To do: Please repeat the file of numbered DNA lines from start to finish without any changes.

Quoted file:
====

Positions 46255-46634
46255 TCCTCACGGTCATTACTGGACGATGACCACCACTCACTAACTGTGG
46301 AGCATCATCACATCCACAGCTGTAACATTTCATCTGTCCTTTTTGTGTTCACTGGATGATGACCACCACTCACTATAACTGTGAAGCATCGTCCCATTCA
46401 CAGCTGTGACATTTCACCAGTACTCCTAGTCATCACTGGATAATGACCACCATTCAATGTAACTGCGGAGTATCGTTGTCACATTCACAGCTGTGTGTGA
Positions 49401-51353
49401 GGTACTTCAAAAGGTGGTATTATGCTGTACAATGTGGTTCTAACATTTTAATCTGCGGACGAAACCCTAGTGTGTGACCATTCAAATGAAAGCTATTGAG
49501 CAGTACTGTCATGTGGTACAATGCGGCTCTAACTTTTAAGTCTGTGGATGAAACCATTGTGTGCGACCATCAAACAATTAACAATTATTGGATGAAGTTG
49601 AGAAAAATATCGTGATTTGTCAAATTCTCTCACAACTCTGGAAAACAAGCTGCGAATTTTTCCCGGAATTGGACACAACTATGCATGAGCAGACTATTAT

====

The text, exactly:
Positions 46255-46634
46255 TCCTCACGGTCATTACTGGACGATGACCACCACTCACTAACTGTGG
46301 AGCATCATCACATCCACAGCTGTAACATTTCATCTGTCCTTTTTGTGTTCACTGGATGATGACCACCACTCACTATAACTGTGAAGCATCGTCCCATTCA
46401 CAGCTGTGACATTTCACCAGTACTCCTAGTCATCACTGGATAATGACCACCATTCAATGTAACTGCGGAGTATCGTTGTCACATTCACAGCTGTGTGTGA
Positions 49401-51353
49401 GGTACTTCAAAAGGTGGTATTATGCTGTACAATGTGGTTCTAACATTTTAATCTGCGGACGAAACCCTAGTGTGTGACCATTCAAATGAAAGCTATTGAG
49501 CAGTACTGTCATGTGGTACAATGCGGCTCTAACTTTTAAGTCTGTGGATGAAACCATTGTGTGCGACCATCAAACAATTAACAATTATTGGATGAAGTTG
49601 AGAAAAATATCGTGATTTGTCAAATTCTCTCACAACTCTGGAAAACAAGCTGCGAATTTTTCCCGGAATTGGACACAACTATGCATGAGCAGACTATTAT